Back to top

Land Use

Tropical Forests

Burning continues to be the preferred means of clearing land in the Amazon to make way for cattle. It is a delusional act because the thin acid soils quickly degrade and fail. This picture was taken in Rondonia State, just northeast of Bolivia.

In recent decades, tropical forests have suffered extensive clearing, fragmentation, degradation, and depletion of biodiversity. Once blanketing 12 percent of the world’s landmass, they now cover just 5 percent. While destruction continues in many places, tropical forest restoration is growing and may sequester as much as six gigatons of carbon dioxide per year.

As a forest ecosystem recovers, trees, soil, leaf litter, and other vegetation absorb and hold carbon. As flora and fauna return and interactions between organisms and species revive, the forest regains its multidimensional roles: supporting the water cycle, conserving soil, protecting habitat and pollinators, providing food, medicine, and fiber, and giving people places to live, adventure, and worship.

The specific mechanics of restoration vary. The simplest scenario is to release land from non-forest use, such as growing crops or damming a valley, and let a young forest rise up on its own. Protective measures can keep pressures such as fire, erosion, or grazing at bay.

Other techniques are more intensive, such as cultivating and planting native seedlings and removing invasives to accelerate natural ecological processes. Because forests and people rarely exist in isolation in today’s heavily populated world, local communities need to have a stake in what is growing, if restoration is to sustain.  

References

[coverage] of the world’s landmasses: Seymour, Frances, and Jonah Busch. Why Forests? Why Now? Washington: Center for Global Development, 2014.

“largest forest area…highest carbon uptake”: Pan, Yude, Richard A. Birdsey, Jingyun Fang, Richard Houghton, Pekka E. Kauppi, Werner A. Kurz, Oliver L. Phillips et al. “A Large and Persistent Carbon Sink in the World’s Forests.” Science 333, no. 6045 (2011): 988-993.

[sequestration] of carbon dioxide per year: Pan et al, “Carbon Sink.”

equivalent to 11 percent of…emissions: Seymour and Busch, Forests.

Tropical forest loss…emissions: Busch, Jonah, and Jens Engelmann. “Tropical Forests Offer up to 24–30 Percent of Potential Climate Mitigation.” Center for Global Development. November 4, 2014.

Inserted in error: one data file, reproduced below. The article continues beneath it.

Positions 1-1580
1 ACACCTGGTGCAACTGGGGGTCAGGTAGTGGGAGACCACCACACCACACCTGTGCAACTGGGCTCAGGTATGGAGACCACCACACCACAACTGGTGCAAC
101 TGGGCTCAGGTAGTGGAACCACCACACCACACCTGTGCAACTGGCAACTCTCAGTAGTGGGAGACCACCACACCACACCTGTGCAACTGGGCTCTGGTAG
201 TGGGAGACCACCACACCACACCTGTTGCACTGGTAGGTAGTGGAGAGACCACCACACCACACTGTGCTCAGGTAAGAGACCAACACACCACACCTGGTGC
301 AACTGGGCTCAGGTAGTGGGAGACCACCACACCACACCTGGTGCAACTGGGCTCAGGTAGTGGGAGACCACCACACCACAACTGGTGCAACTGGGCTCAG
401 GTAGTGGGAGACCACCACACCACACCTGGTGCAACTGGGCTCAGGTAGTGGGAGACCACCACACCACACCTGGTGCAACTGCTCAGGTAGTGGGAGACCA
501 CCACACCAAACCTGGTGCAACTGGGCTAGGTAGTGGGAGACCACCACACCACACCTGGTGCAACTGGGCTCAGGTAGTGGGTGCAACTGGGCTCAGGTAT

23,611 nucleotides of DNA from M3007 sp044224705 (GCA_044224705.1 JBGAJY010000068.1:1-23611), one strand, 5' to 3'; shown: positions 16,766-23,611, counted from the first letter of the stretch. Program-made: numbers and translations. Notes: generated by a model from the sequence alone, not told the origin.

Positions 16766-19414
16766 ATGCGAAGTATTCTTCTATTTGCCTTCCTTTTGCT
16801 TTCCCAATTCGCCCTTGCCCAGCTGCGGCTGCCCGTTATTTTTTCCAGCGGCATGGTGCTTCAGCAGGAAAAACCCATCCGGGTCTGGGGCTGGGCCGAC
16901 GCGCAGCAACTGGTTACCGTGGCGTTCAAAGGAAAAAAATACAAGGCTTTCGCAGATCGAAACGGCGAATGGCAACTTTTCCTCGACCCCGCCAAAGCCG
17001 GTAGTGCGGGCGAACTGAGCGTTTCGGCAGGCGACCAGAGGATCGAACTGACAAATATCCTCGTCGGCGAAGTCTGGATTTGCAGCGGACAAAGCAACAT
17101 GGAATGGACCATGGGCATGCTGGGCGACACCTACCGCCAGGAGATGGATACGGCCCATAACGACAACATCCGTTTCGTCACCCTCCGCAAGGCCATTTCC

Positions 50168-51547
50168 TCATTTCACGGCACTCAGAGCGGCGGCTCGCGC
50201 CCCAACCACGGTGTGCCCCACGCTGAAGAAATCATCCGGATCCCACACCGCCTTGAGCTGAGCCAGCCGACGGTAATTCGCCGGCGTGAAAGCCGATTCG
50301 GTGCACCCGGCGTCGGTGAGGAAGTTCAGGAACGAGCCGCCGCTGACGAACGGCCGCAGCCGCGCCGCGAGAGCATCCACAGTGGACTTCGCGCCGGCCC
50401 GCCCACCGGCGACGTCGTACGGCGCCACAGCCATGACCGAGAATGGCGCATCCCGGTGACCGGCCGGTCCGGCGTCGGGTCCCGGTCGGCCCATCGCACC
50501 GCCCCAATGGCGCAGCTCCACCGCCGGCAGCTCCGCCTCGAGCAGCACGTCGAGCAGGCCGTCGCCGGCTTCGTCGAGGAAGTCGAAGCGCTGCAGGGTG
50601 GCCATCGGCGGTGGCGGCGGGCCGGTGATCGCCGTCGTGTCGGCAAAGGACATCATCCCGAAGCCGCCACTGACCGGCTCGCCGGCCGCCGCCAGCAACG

percent of…forestland…cleared…degraded: Minnemeyer, Susan, Lars Laestadius, Nigel Sizer, Carole Saint-Laurent, and Peter Potapov. A World of Opportunity. Global Partnership on Forest Landscape Restoration, 2011.

[sizing] “opportunities for restoration”: Minnemeyer et al, Opportunity.

“number of trunks…quality of the forest”: McKibben, Bill. “An Explosion of Green.” The Atlantic. April 1995.

[ability of] tropical forests [to] recover: Poorter, Lourens, Frans Bongers, T. Mitchell Aide, Angélica M. Almeyda Zambrano, Patricia Balvanera, Justin M. Becknell, Vanessa Boukili et al. “Biomass Resilience of Neotropical Secondary Forests.” Nature 530, no. 7589 (2016): 211-214.

forest landscape restoration: Laestadius, L., K. Buckingham, S. Maginnis, and C. Saint-Laurent. “Before Bonn and Beyond: The History and Future of Forest Landscape Restoration.” Unasylva 66, no. 245 (2015): 11-18.

“landscape as an integrated whole”: Lapstun, S. “Editorial.” Unasylva 66, no. 245 (2015): 2.

guiding principles for restoration: FAO. Forest Restoration and Rehabilitation. Module from the Sustainable Forest Management (SFM) Toolbox. Rome: Food and Agriculture Organization of the United Nations.

[potential impact of] Bonn Challenge…New York Declaration on Forests: Verdone, M., N. Olsen, P. Wylie, C. Saint Laurent, and M. Maginnis. Making the Case for Forest Landscape Restoration. White paper, initial working draft for future discussion. Post-Bonn Challenge 2.0 Ministerial Event, March 20–21, 2015. International Union for the Conservation of Nature; Laestadius et al, “Bonn.”

active forest restoration…[cost] per acre: Delgado, Christopher, Michael Wolosin, and Nigel Purvis. Restoring and Protecting Agricultural and Forest Landscapes and Increasing Agricultural Productivity. Working paper. London and Washington, D.C.: New Climate Economy, 2015.

estimates [of]…“net benefits…and carbon dioxide”: IUCN. “Bonn Challenge Approaches Target to Restore 150 million Hectares of Degraded Land.” International Union for the Conservation of Nature. September 4, 2016.

source of income…food security…energy…health…and safety: Seymour and Busch, Forests.

AFR100; Brazil: Pearce, Fred. “Paris COP 21—How ‘Landscape Carbon’ Can Be Part of a Solution on Climate.” Yale Environment 360. December 7, 2015.

view all book references

Errata

p. 116

Deletion: Only carbon stored in soil organic matter and aboveground biomass is accounted for; below-ground biomass is not included.

view all errata

Research Inquiry Form

Want more information on Project Drawdown’s research methodology and models? Complete this form to contact the Drawdown Research team.

Which Drawdown solution sector most interests you? * (choose one)
Do you have a copy of Drawdown: The Most Comprehensive Plan Ever Proposed to Reverse Global Warming? *
What would you like to know about Drawdown’s research methodology and models? * Please note that, due to time and resource constraints, we may not be able to provide extensive information or data.
Other questions, comments, or suggestions:
Back to top

Join Us

We would like to stay in touch with you. Please sign up for updates to discover ways you can participate in the work of Drawdown.


Contact

Click to expand
Please send me more information about ways that I can participate as: (check all that apply)